Massive Motor Grader vs Bridge
In a word this looks crazy. This guy is driving a massive motor grader over a rickety wooden suspension bridge. When he first attempts to cross the bridge, he pauses momentarily and there is an exchange that occurs. At first, I wondered if the individual talking to him was warning him about making the trek over the bridge. Then, it became very apparent that this was nothing of the sort as he rolls the massive beast, slowly granted, over the suspension bridge, safely to the other side. If you look closely at the bridge while the grader moves across, the sway is consistent with the position of the grader.
It looks like this massive downward bubble slowly inches across the river until the grader safely climbs up the other side. A quick rundown of specs concerning motor graders will make this feat to seem even more astonishing. An average motor grader weighs in at somewhere between 39 to 45 pounds. That is assuming a typically equipped model with a grading blade and fork. You can probably take several hundred pounds off of this one because the grading fork is not attached. So how is the driver able to run across that rickety bridge with no fear for his own life or safety?
To answer that lets take a closer look at suspension bridges. Suspension bridges have been around for centuries. They are the earliest type of bridge in fact. When Spanish conquistadors went to conquer parts of Peru, they were met with an ancient civilization that had miles of primitive vine suspension bridges that they used to traverse chasms and such.We have gotten a little more complex since then.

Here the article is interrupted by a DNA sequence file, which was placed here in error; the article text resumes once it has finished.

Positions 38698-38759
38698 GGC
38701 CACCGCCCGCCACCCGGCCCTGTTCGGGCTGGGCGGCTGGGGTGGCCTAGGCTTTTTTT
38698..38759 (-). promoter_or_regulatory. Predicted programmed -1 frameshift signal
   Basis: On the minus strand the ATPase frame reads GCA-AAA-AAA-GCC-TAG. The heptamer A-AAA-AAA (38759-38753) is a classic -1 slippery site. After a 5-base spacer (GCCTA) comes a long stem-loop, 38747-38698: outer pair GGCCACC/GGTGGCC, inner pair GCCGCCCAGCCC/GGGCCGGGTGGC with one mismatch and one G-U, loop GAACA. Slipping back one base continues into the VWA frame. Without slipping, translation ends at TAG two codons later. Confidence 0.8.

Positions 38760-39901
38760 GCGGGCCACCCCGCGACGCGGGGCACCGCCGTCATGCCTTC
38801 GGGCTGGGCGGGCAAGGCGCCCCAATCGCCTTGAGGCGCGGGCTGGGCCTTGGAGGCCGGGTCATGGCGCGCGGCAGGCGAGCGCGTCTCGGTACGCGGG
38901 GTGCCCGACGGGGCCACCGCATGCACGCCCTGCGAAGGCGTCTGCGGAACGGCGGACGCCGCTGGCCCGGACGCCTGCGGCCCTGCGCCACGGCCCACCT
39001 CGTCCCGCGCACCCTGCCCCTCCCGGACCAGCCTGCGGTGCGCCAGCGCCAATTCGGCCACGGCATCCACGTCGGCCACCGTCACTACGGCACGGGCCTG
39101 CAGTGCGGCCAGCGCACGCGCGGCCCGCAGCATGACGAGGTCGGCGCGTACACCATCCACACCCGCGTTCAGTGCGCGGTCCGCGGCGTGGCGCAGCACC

We use cables, towers, and trusses today. So what makes them so popular? Their value lies in their ability to traverse longer distances than a traditional arch bridge or beam brid
We use cables, towers, and trusses today. So what makes them so popular? Their value lies in their ability to traverse longer distances than a traditional arch bridge or beam bridge. Suspension bridges can traverse distances up to 7000 feet, making them some of the longest bridges in the world. Their superiority is an engineering marvel. With a suspension bridge all of the weight is transferred from the cables to the anchor points at the end. Now, knowing that, notice how big the concrete anchors are at either end of the bridge. Typically, the suspension cables are mounted deep inside the anchors and dispersed, so that they do not become frayed or break off in one large piece under heavy stress. As such, they are quite strong too.
In their early days of use, their strength was under estimated, since it is not possible to see everything that meets the eye. One such bridge was retired after it carried a load more than 2.5 times of what was considered to be its “maximum load weight” (that would be the Niagra Railway Bridge, that was constructed by John Roebling and used until 1855). Take a look at this picture below to see what is going on internally with the concrete mounts featured.
Notice the slightly bent angle mount of the internal anchor? This helps evenly transfer the load to the ground. This is the same sort of thing that is happening with the anchors featured here. Once you have load transfer under wraps, it is possible for a bridge to appear as if it can carry items that are way beyond its load limit, just like the motor grader below. In fact, some would say the rest is simply water under the bridge.